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Searching for Health Sciences Research

Learn how to create a searchable question to find and access literature to help answer your clinical question.

Types of Research

In the Health Sciences, we generally categorize evidence into two main types: Filtered and Unfiltered resources. When you look at the traditional evidence pyramid, we are looking at the research cycle: starting with unfiltered information (the original research), once a body of work is established, we can start analyzing and synthesizing the existing research, creating filtered information (i.e., systematic reviews and meta-analyses). 

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Unfiltered (Primary / Original Research)

In the sciences, a primary source is a source that includes original research that's documented at the time of study. A primary source will generally have a Methods section that describes the researchers' procedures and materials. Primary sources can take the form of:

  • original research article
  • scholarly journal article
  • academic journal article
  • thesis or dissertation
  • conference paper
  • lab notebook

Filtered (Secondary Sources / Reviews)

Secondary sources offer analysis, evaluation, interpretation and/or synthesis of primary sources. A secondary source could be:

  • review article
  • literature review
  • systematic review
  • meta-analysis
  • editorial
  • book or product review
  • monograph (book) or book chapter
  • conference proceedings (collections of conference papers)

Filtered (Tertiary Sources)

Tertiary sources offer summaries or compilations of information from primary and secondary sources. A tertiary source could be:

  • encyclopedia, dictionary or handbook
  • textbook
  • bibliography
  • evidence-based care sheet
  • survey article

Study Design Glossary

Systematic Review 
A summary of the clinical literature. A systematic review is a critical assessment and evaluation of all research studies that address a particular clinical issue. The researchers use an organized method of locating, assembling, and evaluating a body of literature on a particular topic using a set of specific criteria. A systematic review typically includes a description of the findings of the collection of research studies. (AHRQ Glossary of Terms)

A work consisting of studies using a quantitative method of combining the results of independent studies (usually drawn from the published literature) and synthesizing summaries and conclusions which may be used to evaluate therapeutic effectiveness, plan new studies, etc. It is often an overview of clinical trials. It is usually called a meta-analysis by the author or sponsoring body and should be differentiated from reviews of literature. (PubMed)

Randomized Controlled Trial 
A controlled clinical trial that randomly (by chance) assigns participants to two or more groups. There are various methods to randomize study participants to their groups. (AHRQ Glossary of Terms)

Controlled Clinical Trial 
A type of clinical trial comparing the effectiveness of one medication or treatment with the effectiveness of another medication or treatment. In many controlled trials, the other treatment is a placebo (inactive substance) and is considered the "control." (AHRQ Glossary of Terms)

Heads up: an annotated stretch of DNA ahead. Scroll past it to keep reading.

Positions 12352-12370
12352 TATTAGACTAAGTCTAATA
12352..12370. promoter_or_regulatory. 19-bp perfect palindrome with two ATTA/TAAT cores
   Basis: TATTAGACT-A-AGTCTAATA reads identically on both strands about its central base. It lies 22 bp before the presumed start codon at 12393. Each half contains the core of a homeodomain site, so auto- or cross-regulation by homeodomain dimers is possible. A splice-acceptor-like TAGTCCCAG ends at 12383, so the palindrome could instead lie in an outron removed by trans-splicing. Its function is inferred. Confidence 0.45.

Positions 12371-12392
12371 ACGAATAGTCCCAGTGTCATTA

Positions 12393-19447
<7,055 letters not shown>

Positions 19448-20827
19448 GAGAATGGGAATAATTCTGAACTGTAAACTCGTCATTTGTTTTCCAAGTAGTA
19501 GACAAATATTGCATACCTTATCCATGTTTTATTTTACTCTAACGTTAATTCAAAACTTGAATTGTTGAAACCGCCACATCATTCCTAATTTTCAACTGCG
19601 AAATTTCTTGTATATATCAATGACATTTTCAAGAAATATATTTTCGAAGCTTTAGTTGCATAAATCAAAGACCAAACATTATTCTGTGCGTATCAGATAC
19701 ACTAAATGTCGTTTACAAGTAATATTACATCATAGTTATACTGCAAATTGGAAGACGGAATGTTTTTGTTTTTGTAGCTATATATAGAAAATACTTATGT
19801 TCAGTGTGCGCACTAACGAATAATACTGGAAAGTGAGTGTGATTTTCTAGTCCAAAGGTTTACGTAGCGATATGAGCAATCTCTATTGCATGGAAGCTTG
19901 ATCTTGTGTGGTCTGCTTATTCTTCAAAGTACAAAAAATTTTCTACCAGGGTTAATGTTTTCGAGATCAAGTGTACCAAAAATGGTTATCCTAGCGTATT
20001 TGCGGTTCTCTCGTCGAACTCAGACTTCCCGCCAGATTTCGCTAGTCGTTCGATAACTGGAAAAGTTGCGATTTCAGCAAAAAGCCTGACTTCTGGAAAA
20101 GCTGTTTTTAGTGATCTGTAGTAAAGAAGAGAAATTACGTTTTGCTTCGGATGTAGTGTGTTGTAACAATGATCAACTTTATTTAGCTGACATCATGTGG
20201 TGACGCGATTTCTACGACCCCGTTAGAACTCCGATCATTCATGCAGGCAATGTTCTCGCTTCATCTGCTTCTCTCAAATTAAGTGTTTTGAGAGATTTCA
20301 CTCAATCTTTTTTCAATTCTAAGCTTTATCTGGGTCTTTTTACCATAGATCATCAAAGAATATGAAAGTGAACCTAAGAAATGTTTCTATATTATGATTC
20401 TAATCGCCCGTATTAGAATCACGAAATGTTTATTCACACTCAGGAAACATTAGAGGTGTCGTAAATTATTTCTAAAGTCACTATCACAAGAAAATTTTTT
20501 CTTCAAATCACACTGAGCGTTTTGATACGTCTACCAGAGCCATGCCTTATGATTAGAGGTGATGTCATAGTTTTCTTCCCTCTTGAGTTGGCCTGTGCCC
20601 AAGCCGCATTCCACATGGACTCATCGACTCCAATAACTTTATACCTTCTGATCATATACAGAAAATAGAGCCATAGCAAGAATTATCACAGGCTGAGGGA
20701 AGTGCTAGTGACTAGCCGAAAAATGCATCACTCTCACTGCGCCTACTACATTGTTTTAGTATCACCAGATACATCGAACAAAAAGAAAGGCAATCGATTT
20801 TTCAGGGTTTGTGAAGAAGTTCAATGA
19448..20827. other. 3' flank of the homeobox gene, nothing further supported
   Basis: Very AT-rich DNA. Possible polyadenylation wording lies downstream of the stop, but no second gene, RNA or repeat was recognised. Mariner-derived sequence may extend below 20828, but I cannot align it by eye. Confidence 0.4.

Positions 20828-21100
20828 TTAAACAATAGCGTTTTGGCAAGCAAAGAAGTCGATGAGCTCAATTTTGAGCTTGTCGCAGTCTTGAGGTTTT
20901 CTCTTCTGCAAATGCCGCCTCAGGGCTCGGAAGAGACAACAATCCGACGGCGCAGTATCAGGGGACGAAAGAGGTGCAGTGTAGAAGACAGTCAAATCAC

Cohort Study 
A clinical research study in which people who presently have a certain condition or receive a particular treatment are followed over time and compared with another group of people who are not affected by the condition. (AHRQ Glossary of Terms)

Case Control Study
The observational epidemiologic study of persons with the disease (or other outcome variable) of interest and a suitable control (comparison, reference) group of persons without the disease. The relationship of an attribute to the disease is examined by comparing the diseased and nondiseased with regard to how frequently the attribute is present or, if quantitative, the levels of the attribute, in each of the groups. (OCEBM Table of Evidence Glossary)

Case Series
A group or series of case reports involving patients who were given similar treatment. Reports of case series usually contain detailed information about the individual patients. This includes demographic information (for example, age, gender, ethnic origin) and information on diagnosis, treatment, response to treatment, and follow-up after treatment. (OCEBM Table of Evidence Glossary)

Case Study
An investigation of a single subject or a single unit, which could be a small number of individuals who seem to be representative of a larger group or very different from it. (Dictionary of Nursing Theory and Research, Fourth Edition)

Work consisting of a statement of the opinions, beliefs, and policy of the editor or publisher of a journal, usually on current matters of medical or scientific significance to the medical community or society at large. The editorials published by editors of journals representing the official organ of a society or organization are generally substantive. (PubMed)

A belief or conclusion held with confidence but not substantiated by positive knowledge or proof. (The Free Dictionary)

Animal Research
A laboratory experiment using animals to study the development and progression of diseases. Animal studies also test how safe and effective new treatments are before they are tested in people.(NCI Dictionary of Cancer Terms)

In Vitro Research
In the laboratory (outside the body). The opposite of in vivo (in the body). (NCI Dictionary of Cancer Terms)


"Types of Literature Reviews" content from University of Michigan Library's Systematic Reviews guide:
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